41,510 Myanmar returnees returned to Myanmar, mainly from Thailand, from 22 March to 7 April 2020
Over 70 per cent of returnees returned to Bago, Mon, Shan and Kayin
74,770 total people in quarantine as of 6 April 2020
From 22 March to 7 April 2020, as based on available data, a total of 41,510 migrants had returned to Myanmar, mainly from Thailand and through the Mae Sot to Myawaddy border crossing, with the highest numbers of returnees returning to Bago Region, and Mon, Shan and Kayin states (over 70% of the total).
As of 3 April, the number of official returns had decreased almost to zero due to the closure of the border, with only a small number of returns permitted through the Three Pagodas Pass checkpoint. But the real number of returns is almost certainly considerably higher, if returns from other countries and returns through unofficial border crossings are included. Migrants are required to quarantine for 14 days upon their arrival, with most migrants primarily requested to quarantine in community-based quarantine facilities (e.g. primarily schools, monasteries); however, due to insufficient capacity, the majority have been home-quarantining. A total of 7 quarantine facilities have been set-up in Myawaddy to quarantine migrants arriving from mainly Thailand.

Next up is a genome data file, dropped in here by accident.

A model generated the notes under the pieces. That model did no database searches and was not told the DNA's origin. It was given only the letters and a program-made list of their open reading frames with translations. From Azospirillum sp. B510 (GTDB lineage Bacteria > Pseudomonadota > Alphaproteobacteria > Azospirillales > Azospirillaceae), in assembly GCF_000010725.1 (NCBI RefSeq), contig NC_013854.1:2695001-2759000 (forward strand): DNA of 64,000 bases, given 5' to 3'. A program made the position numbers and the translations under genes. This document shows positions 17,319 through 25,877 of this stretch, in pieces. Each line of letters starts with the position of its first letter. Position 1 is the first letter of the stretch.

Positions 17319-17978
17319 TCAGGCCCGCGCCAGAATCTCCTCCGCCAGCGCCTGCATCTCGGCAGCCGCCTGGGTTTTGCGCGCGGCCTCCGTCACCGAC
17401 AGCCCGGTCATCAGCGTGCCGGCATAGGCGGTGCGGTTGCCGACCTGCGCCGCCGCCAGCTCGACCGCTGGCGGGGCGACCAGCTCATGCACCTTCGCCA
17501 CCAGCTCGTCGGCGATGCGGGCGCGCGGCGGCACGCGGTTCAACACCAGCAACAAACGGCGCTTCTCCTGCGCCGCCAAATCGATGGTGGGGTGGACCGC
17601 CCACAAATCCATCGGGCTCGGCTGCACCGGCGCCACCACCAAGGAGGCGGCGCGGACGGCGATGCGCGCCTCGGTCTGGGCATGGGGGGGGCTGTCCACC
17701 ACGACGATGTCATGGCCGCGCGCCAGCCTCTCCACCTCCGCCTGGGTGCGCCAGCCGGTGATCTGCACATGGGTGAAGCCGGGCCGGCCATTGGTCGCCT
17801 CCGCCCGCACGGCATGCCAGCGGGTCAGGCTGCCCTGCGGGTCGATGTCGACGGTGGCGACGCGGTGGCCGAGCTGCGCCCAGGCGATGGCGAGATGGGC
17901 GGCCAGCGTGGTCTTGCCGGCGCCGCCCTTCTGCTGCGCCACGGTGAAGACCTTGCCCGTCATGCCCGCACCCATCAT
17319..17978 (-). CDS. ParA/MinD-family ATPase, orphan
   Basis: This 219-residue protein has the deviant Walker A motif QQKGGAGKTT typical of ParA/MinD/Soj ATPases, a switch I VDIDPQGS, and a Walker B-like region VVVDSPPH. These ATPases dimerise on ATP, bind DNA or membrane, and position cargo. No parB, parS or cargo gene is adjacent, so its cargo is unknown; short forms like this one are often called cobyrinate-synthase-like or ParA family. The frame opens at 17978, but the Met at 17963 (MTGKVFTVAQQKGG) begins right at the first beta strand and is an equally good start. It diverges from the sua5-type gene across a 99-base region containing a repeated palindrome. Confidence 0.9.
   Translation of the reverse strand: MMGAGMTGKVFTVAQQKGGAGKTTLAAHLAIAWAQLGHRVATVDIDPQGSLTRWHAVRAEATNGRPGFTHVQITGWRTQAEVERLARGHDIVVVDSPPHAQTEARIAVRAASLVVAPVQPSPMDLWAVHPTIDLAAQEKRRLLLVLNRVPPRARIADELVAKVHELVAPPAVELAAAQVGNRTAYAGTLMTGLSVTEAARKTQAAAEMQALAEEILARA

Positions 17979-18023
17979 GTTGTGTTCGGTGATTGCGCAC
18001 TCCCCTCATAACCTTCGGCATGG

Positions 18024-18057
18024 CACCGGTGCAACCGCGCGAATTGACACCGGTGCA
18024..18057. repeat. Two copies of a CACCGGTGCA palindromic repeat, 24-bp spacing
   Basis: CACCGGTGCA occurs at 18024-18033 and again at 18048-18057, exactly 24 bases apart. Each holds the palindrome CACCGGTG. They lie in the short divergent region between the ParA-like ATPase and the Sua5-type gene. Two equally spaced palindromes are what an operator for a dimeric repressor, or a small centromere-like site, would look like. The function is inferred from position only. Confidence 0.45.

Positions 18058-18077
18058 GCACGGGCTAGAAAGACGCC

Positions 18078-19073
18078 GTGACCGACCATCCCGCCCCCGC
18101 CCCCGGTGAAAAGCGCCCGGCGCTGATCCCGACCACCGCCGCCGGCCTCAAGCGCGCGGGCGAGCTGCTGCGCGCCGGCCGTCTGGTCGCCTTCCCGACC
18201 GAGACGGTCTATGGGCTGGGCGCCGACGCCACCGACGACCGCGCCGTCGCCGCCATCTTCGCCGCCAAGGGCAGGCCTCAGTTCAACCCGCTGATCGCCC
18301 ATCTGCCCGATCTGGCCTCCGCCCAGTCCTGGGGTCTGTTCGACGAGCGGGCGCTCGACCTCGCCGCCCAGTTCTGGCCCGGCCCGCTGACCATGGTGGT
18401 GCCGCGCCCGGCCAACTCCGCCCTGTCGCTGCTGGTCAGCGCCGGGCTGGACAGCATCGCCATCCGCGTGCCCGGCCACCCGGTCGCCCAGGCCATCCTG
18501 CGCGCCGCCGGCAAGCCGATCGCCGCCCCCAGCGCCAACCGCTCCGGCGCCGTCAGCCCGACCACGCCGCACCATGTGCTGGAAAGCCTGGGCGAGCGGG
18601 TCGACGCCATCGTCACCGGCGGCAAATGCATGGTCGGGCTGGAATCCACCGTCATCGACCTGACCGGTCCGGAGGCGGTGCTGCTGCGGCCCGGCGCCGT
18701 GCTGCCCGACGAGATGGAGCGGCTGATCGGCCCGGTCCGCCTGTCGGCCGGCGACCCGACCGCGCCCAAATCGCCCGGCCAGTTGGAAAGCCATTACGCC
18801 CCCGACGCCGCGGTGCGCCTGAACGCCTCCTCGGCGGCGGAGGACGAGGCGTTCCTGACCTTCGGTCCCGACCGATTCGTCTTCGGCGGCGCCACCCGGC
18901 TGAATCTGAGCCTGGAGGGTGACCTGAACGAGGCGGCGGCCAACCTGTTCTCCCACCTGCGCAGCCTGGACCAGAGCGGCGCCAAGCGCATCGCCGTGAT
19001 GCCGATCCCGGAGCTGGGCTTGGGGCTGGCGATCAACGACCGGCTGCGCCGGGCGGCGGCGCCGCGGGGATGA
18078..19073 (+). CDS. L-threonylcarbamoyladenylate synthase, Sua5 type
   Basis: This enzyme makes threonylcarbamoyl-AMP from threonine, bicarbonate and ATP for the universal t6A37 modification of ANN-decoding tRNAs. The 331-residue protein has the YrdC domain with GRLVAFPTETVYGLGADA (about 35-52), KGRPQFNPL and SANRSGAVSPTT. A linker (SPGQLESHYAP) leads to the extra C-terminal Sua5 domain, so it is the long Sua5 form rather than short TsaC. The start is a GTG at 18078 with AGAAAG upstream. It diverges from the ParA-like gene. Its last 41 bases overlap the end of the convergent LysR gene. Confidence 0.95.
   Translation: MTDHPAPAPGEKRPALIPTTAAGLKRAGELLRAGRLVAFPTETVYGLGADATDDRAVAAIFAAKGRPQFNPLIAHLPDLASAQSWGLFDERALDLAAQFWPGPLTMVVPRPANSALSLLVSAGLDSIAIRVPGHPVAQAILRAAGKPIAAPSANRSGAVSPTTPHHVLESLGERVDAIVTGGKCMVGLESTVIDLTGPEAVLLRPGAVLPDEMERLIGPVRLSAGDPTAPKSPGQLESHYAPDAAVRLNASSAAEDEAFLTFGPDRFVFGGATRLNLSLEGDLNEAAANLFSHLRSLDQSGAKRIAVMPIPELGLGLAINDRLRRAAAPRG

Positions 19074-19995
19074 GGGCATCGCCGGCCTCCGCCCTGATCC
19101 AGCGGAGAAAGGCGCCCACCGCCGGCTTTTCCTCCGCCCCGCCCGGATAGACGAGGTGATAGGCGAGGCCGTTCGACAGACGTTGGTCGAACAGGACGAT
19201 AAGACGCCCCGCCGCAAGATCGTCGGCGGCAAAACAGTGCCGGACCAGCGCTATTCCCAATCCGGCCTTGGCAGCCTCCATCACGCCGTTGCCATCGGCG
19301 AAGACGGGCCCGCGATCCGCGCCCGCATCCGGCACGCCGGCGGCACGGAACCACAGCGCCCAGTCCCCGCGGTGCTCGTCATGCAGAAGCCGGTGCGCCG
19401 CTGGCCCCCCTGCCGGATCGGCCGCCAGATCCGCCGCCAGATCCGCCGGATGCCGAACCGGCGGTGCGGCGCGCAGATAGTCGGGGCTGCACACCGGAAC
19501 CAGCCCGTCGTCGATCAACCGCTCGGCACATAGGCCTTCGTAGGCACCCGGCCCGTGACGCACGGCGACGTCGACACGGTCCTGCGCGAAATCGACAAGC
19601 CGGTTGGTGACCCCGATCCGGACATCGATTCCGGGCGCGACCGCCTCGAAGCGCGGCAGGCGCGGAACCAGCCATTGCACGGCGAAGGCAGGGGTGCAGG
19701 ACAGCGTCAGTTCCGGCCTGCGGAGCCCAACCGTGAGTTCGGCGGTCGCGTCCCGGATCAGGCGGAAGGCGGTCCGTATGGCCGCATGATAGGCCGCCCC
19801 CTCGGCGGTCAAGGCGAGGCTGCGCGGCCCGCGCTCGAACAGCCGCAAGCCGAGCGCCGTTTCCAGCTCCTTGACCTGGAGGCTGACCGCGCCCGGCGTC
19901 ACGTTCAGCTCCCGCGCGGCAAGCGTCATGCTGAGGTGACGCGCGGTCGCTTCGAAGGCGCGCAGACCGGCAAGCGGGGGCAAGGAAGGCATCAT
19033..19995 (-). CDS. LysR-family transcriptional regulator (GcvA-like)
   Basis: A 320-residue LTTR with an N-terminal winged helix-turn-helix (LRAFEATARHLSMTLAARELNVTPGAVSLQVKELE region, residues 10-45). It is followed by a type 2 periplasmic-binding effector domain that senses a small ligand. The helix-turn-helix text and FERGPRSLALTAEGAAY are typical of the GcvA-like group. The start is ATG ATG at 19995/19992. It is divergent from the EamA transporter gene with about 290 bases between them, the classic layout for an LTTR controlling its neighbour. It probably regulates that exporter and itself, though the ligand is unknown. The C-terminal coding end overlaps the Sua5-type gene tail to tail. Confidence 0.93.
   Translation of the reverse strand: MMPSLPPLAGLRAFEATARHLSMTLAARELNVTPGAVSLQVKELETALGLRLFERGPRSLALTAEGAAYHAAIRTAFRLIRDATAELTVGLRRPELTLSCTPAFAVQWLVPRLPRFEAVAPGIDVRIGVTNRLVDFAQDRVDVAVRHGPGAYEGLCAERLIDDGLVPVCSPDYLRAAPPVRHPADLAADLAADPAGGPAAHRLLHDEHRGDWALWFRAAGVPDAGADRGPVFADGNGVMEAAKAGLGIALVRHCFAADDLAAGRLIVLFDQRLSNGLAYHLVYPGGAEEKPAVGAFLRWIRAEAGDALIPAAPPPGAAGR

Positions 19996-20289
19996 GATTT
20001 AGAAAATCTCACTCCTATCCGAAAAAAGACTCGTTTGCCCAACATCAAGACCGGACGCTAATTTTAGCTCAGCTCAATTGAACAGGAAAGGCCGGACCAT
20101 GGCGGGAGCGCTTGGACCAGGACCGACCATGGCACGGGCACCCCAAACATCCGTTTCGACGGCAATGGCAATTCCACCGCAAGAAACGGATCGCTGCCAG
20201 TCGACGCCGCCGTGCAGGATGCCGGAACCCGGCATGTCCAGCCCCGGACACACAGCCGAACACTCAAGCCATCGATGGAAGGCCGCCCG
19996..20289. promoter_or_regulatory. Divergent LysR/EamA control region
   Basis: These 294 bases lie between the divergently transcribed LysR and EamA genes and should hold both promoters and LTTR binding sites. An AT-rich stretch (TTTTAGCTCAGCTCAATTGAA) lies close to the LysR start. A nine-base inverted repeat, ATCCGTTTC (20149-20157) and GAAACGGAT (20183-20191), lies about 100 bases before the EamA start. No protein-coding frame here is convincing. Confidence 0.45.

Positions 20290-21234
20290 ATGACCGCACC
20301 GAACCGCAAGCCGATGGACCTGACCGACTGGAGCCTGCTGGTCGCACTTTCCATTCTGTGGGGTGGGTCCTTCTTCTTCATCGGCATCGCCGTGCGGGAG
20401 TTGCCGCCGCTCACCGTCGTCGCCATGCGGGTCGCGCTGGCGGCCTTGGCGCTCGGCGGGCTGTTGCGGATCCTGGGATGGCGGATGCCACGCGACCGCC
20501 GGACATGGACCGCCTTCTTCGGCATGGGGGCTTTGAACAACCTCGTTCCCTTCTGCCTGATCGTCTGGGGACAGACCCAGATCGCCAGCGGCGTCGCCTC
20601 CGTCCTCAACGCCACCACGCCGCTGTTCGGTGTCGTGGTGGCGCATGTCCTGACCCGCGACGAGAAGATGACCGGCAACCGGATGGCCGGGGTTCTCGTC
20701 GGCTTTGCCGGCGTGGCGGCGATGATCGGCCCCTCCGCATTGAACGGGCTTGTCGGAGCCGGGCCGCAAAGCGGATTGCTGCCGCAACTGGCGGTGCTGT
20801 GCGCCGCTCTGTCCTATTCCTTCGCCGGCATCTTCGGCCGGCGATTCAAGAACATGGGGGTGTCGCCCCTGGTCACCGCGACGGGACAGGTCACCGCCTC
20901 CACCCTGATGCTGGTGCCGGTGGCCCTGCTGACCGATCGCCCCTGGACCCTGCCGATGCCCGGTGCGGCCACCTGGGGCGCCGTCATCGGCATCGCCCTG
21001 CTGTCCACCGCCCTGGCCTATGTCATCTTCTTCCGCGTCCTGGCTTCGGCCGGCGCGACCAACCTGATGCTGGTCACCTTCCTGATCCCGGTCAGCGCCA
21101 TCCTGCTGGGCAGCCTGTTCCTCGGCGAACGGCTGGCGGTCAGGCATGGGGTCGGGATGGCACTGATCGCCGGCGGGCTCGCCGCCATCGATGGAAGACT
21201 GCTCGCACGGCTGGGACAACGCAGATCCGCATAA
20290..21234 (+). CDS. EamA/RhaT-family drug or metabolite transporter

There are a range of immediate health-related and humanitarian needs and challenges faced by returnees, particularly during the initial two-week period of quarantine. Following the initial period of quarantine and as the crisis continues, the socioeconomic impacts on migrants and their families are also expected to become increasingly severe due to loss of livelihoods and income, including remittances.
It is expected that the borders will open again following 15 April, and increased numbers of migrants may return in subsequent weeks. There are over 3 million Myanmar migrants still in Thailand, with the potential for large-scale return in the coming months. In addition, there are an estimated 10 million internal migrants in Myanmar, including an estimated 1 million in Yangon alone, who are also highly vulnerable to the direct and indirect impacts of COVID-19 due to difficult and unsanitary living and working conditions and economic precarity, with tens of thousands reportedly already having lost their jobs.
There are also concerns that the mass returns of migrants could lead to transmissions among returnees at crowded border crossings, or to the seeding of new clusters in areas of return, as the majority of home communities are in rural areas unprepared for monitoring, testing and treating of COVID-19 cases that may arise.